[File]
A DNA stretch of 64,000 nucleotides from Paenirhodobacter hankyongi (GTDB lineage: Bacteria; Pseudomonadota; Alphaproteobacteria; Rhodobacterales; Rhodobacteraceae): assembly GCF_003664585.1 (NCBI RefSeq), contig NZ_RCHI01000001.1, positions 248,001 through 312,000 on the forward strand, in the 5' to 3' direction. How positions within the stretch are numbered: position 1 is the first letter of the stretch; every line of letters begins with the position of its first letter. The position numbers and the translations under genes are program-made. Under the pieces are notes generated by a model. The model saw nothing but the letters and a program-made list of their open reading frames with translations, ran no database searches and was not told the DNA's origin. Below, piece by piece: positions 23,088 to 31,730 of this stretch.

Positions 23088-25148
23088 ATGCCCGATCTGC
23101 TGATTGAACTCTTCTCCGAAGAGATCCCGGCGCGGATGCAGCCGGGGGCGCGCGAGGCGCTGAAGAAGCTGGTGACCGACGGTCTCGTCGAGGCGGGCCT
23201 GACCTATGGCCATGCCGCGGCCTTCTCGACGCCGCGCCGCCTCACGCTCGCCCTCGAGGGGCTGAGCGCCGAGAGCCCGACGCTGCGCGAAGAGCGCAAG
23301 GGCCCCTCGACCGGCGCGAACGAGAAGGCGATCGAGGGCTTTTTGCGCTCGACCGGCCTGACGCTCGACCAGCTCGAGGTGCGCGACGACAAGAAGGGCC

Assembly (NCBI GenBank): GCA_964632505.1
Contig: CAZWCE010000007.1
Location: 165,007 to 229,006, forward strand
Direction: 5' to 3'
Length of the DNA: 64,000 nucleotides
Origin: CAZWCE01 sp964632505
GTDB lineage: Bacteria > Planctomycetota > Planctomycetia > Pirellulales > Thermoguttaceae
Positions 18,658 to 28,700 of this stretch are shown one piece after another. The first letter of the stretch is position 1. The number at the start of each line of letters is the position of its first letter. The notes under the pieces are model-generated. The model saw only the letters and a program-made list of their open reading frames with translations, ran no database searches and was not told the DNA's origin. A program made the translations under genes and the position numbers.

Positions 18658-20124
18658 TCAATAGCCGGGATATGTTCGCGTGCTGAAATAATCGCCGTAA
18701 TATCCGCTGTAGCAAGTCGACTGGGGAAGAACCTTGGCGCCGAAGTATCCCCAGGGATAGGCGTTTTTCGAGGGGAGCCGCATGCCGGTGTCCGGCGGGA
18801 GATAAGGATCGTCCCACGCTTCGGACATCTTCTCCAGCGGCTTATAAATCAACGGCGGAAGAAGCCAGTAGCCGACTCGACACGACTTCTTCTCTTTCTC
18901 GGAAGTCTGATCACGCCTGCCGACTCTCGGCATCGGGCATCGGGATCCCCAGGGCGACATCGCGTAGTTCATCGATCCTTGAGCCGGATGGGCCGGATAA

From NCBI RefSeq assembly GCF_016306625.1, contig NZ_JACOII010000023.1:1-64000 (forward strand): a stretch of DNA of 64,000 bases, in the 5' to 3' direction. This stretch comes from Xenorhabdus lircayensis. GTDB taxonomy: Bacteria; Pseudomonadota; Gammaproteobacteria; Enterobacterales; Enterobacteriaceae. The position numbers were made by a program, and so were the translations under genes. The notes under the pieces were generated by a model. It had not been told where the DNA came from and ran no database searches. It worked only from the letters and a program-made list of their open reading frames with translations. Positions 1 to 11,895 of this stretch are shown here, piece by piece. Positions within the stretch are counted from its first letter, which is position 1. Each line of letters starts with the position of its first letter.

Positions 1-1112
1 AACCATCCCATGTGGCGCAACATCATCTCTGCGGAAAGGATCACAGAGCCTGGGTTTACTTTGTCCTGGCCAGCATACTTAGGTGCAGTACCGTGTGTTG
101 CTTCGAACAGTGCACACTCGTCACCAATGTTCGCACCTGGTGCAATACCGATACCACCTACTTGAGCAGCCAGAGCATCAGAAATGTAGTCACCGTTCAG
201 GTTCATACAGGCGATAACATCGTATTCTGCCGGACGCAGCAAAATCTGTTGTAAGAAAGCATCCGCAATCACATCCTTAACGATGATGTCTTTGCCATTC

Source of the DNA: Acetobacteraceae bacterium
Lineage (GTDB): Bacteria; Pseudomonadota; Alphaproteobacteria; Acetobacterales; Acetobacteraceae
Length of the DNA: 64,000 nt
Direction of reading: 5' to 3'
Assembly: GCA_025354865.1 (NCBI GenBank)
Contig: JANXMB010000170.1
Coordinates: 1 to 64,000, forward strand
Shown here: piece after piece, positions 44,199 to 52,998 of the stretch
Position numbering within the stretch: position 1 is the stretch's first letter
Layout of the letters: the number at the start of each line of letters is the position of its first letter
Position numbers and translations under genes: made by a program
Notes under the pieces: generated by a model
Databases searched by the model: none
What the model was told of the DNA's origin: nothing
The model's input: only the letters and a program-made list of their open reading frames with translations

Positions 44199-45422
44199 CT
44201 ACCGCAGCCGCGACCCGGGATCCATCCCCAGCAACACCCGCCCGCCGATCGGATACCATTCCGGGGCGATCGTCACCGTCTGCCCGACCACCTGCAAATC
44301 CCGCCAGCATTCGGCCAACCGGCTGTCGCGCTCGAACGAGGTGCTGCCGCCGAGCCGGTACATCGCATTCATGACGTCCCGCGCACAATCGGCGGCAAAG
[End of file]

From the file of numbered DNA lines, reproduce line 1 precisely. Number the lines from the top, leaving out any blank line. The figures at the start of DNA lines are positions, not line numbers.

A DNA stretch of 64,000 nucleotides from Paenirhodobacter hankyongi (GTDB lineage: Bacteria; Pseudomonadota; Alphaproteobacteria; Rhodobacterales; Rhodobacteraceae): assembly GCF_003664585.1 (NCBI RefSeq), contig NZ_RCHI01000001.1, positions 248,001 through 312,000 on the forward strand, in the 5' to 3' direction. How positions within the stretch are numbered: position 1 is the first letter of the stretch; every line of letters begins with the position of its first letter. The position numbers and the translations under genes are program-made. Under the pieces are notes generated by a model. The model saw nothing but the letters and a program-made list of their open reading frames with translations, ran no database searches and was not told the DNA's origin. Below, piece by piece: positions 23,088 to 31,730 of this stretch.